Wednesday, November 18, 2009

CLEAR Internet

I really-really-really wanted to fire AT&T on Sunday after their automated troubleshooting system told me there was no problem and hung up in my ear.

So, I went to CLEAR.com and gave them my credit card number.  (Big mistake.)

They have a cute application that will take the MAC address of your laptop's wireless modem and tell you whether it will do WiMAX.  I typed mine in and it said, "Yea, verily, you can do WiMAX."  Unhappily, it lied to me.  More on that in a moment.

In the meantime, my CLEAR home modem came today.  Oh, boy!  I'll set that sucker up and fire AT&T!  Revenge is nigh.  (Wrong again, dog breath!)

Before decomposing my whole home network, I connected the CLEAR modem to a ThinkPad and fired it up.  Two bars on the signal strength scale; only one bar if I stand close by.  {Sigh.} But maybe it will be OK... I'll run the Speakeasy Speed Test and See What Happens (tm);.  Maybe it'll be OK.

Too bad... you can't run anything on CLEAR without accepting their on line agreement.  They present the agreement in a scrolling text box that's about five lines high, but they do provide a link to a printable version.  If you are signing up with CLEAR, print it!  And read it!  You really need to read this. Among other things, you agree to binding arbitration.  You might also be agreeing to termination fees, too.  The text of the agreement is ambiguous.  Since it was written by lawyers, I have to believe that was purposeful. {Sigh}  Since it was written by CLEAR's lawyers, I have to believe it is to CLEAR's advantage.  And so, I worry about it.

The binding arbitration clause means you give up your right to sue and your right to trial by jury.  If I were pretty sure CLEAR was going to work, and/or I were pretty sure I knew what my financial exposure was, that would be OK.  However, you have to accept the onerous click-wrap agreement before you can test, and that is not OK.  Don't do it!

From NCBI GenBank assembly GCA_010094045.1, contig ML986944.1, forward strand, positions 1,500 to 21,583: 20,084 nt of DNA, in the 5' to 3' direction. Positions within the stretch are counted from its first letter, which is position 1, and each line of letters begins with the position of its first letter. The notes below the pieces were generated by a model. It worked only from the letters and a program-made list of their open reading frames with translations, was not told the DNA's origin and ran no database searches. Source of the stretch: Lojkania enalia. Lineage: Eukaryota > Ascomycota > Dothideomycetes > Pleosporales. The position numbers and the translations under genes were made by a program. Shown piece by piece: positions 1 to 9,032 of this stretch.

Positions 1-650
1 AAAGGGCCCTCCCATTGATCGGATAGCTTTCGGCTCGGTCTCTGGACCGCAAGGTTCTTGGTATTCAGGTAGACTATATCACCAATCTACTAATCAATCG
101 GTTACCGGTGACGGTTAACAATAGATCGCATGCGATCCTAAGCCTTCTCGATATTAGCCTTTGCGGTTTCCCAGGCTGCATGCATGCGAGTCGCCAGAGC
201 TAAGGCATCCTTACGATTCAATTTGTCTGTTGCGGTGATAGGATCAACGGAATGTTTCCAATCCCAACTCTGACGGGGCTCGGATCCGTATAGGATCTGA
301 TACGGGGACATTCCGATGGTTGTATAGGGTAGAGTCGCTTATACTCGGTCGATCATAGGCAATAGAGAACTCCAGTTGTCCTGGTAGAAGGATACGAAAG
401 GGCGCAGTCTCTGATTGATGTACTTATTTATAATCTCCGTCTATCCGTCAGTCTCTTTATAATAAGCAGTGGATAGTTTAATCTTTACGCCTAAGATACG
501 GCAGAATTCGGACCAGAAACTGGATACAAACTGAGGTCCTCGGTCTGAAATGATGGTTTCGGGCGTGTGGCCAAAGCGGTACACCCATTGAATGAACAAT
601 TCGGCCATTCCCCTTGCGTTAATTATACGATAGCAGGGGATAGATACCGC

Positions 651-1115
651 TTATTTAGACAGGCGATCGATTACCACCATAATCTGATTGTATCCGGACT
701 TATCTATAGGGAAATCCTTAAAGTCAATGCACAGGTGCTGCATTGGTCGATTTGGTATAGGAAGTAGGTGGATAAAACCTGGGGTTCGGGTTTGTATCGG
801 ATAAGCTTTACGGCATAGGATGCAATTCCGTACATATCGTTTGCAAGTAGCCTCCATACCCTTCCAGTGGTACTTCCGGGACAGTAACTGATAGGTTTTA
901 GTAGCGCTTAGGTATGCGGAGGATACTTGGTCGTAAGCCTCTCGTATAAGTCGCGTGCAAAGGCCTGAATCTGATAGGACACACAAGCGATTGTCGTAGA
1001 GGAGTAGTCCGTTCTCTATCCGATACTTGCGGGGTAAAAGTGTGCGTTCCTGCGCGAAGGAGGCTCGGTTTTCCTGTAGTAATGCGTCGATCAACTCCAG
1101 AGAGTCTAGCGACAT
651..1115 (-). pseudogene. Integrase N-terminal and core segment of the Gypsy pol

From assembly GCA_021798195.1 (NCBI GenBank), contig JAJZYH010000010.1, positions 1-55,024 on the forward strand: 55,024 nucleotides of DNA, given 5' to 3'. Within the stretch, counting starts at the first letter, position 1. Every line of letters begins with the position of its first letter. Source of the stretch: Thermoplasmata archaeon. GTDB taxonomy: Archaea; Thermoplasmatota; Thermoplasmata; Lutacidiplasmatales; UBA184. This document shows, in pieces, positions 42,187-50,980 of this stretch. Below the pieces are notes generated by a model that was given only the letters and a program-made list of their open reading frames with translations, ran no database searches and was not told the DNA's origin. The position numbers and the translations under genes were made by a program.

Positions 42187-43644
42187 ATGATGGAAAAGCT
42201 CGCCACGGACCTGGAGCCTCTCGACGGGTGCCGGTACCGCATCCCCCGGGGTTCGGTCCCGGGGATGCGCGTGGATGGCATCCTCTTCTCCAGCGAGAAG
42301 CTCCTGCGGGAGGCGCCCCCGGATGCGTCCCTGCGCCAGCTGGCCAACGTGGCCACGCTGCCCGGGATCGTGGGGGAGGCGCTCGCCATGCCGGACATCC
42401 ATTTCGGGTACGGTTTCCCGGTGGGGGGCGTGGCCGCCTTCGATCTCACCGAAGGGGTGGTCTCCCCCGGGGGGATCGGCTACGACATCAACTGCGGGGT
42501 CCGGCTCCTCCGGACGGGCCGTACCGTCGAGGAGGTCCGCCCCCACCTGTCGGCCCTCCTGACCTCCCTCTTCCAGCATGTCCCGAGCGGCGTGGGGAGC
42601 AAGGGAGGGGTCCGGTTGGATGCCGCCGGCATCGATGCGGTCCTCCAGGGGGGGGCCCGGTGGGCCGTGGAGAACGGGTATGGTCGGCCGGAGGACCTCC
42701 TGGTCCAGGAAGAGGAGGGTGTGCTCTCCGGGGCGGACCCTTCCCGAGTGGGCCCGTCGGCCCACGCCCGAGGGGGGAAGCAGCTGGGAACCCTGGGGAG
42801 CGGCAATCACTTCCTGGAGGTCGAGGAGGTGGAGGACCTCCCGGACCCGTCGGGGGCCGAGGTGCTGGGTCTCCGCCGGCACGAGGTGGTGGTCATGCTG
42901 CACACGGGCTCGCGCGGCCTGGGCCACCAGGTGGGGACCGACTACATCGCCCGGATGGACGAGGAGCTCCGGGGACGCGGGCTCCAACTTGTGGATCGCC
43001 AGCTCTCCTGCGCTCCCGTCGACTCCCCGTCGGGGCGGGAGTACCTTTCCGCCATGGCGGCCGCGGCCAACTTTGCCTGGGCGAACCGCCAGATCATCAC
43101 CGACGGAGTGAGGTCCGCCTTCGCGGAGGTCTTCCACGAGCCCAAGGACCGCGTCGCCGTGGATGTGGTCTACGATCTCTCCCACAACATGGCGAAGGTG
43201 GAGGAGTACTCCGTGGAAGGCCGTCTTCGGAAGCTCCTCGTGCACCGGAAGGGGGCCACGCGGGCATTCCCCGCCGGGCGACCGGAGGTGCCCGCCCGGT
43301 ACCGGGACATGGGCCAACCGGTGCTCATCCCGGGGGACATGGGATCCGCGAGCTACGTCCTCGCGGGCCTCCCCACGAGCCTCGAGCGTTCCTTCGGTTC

I mucked around with the modem's Web interface before I fired CLEAR.  You can turn DHCP off, but I couldn't figure out how to set the "inside" address for the modem.  (The outside address is determined by CLEAR.)  Not being able to set the inside address is a problem if you have a non-trivial home network, as I do.

CLEAR doesn't have an email support option.  (Don't want a written record?)  The on-line chat support was responsive (time-wise) but not helpful.  ("You have to accept the agreement before you can use the service."  Well, I knew that!  That's the crux of the problem.)  They did give me a toll-free number to cancel service, and that appears to have worked.  They're supposed to be sending me a return label for the modem.  We sh'll see.

And then there's that cute app that determines whether one's laptop speaks WiMAX.  As I mentioned earlier, it lies.  So, I found out about the lie after I ordered (for $$$) a suitable WiMAX modem for my laptop.  It hasn't arrived yet, and I won't be able to use it when it does.  Too bad for me.  I should have kept my pants on and tested CLEAR before I ordered the modem for the laptop.  (Not from CLEAR.)  Oh, well.  One lives and learns   If one is lucky.

Bottom line: CLEAR has an onerous contract to which you'd be a fool to agree.  Their lawyers think we're fools.  Time to prove them wrong.  Don't buy anything from these turkeys!  You cannot tell (because the document is ambiguous) what you're agreeing to, and you have agreed to binding arbitration.  Don't do it!

On December 12, 2009...
Clear did send a return shipping label, and they sent it promptly.  They went up a couple of notches in my estimation because of that.  Unhappily, the increased estimation was temporary.

It took a couple of weeks before they posted a credit to my credit card account.  I shouldn't have been surprised when they held back $25.00.  In other words, my "refund" was only a partial refund.

I filed a dispute with my credit card company.  Still waiting to see how that turns out, but the bottom line remains, you can't believe what CLEAR tells you.

On December 16, 2009...
I disputed Clear's hold-back and my credit card company agreed with me.  (I've been their customer for 25 years and only disputed one other charge.  YMMV.)

Instead of challenging the dispute, Clear just charged me another $25 on a new charge.  Turkeys!

And then they did it again!  As of this morning, I was $50 in the hole.

I'll dispute those and eventually get my money back.  What this means to you, dear readers, is that it is not safe to give Clear a credit card number because they have shown they will make unauthorized charges to your account.